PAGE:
You see, The Devil didn't make Adam and Eve do it. It was the willful act of a man and a woman. The tempter just placed the possibility in front of them. They were the ones who acted upon it. The devil didn't make them do it.

But Jesus took responsibility for what they did. He paid the price for that sin,

and every sin that has followed since. He paid in full upon the cross. He accepted the cup placed before him and drank from it, of his own will. He didn't avoid it. And Jesus died...

Instead of placing responsibility on some other person's shoulders, God himself in Jesus Christ accepted it. And Jesus died. The devil didn't make him die, just as that tempter didn't make him sin. Jesus laid down his life of his own choice, no one took it from him. (John 10:18) He died that we might live. He freely laid down his own life to take away the power of death.

In so doing he gave the power to live; the power to live not just eternally, but the power to live today as well. He died that we might live. And by his resurrection we know the truth, and he is the truth, and this truth lives with us, and this truth sets us free.

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In the Lord's prayer as we have learned it, we ask of our God, our Abba/Father in heaven, that we not be led into temptation, but instead be delivered from evil. It's important that we understand what Jesus meant by those words when he taught us to pray them.

First of all, those words speak most to the greatest temptation, the temptation to lose faith, to give up the promise, to deny God. A great temptation is to give up hope when faced with suffering or persecution. For early Christians the temptation was to chose to save their own skin when given a choice between dying a horrible death and renouncing Jesus and living.

The image of Christians being fed to the Lions, or used as living torches, or dying also on a cross like Jesus did, as the apostle Peter did, that image was reality to the early Christians. When they prayed, "lead us not into temptation, but deliver us from evil," they were praying for the power to withstand the testing of their faith. They prayed that they might survive the trial, not with their skins, but with their faith. They prayed that they might not succumb to the trial, and renounce their belief in Jesus Christ, but instead stand firm and not let go, even if it led to physical death. And this is really what those words mean when we pray them in the Lord's Prayer: "Let us not succumb to the trial."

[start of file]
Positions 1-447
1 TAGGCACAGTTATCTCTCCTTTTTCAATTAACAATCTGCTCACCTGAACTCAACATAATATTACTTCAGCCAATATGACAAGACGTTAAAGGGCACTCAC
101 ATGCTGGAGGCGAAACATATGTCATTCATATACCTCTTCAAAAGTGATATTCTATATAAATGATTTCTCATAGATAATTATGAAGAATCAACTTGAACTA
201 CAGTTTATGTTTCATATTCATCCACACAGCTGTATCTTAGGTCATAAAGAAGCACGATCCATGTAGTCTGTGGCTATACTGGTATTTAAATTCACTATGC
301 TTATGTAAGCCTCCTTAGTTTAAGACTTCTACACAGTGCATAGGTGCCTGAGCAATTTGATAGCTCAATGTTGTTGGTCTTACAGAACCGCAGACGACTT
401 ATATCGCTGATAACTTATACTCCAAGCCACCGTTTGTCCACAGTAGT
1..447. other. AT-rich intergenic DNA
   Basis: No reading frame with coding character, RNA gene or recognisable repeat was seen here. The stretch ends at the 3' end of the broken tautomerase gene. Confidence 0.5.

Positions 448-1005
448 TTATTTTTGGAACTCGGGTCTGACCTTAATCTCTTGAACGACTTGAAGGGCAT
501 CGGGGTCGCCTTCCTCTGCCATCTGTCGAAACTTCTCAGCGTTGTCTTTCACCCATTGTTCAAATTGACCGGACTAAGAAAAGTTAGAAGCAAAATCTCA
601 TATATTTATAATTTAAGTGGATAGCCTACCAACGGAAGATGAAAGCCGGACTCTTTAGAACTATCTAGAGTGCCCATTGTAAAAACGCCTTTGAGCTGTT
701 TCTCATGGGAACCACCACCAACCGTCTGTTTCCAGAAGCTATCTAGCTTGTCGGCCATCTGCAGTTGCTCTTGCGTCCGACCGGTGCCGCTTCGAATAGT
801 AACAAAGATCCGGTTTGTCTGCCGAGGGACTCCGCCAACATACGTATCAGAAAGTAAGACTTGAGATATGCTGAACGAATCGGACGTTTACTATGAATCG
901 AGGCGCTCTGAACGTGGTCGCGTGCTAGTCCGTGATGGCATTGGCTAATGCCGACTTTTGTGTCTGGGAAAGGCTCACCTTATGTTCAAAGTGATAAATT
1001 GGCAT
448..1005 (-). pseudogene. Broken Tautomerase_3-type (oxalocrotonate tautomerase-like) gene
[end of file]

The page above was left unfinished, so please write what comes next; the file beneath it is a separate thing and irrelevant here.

A second thing we need to understand about these words is that when we pray "lead us not into temptation," we are not saying that God leads us into temptation. This morning's scripture reading from the epistle of James should make that clear. "Let no one say when he is tempted: 'I am tempted by God;' for God himself cannot be tempted with evil, and he himself tempts no one; but each person is tempted when he is lured and enticed by his own desire."

God does not lead us into temptation. We don't ask in the Lord's prayer that an arbitrary God would kindly not push us where we really shouldn't be. The Lord's prayer assumes that temptations and trials and suffering are a part of life. The prayer is not that we avoid all those things, but that we might be given the strength not to give in to them. Because when it comes right down to it, the devil doesn't make us do it, any more than that old serpent made Adam and Eve do it. Nobody makes us give into temptation, whether it be the great temptation of renouncing our faith, or the temptation to give in to our uglier natures. "The Devil don't make me do it ... I do."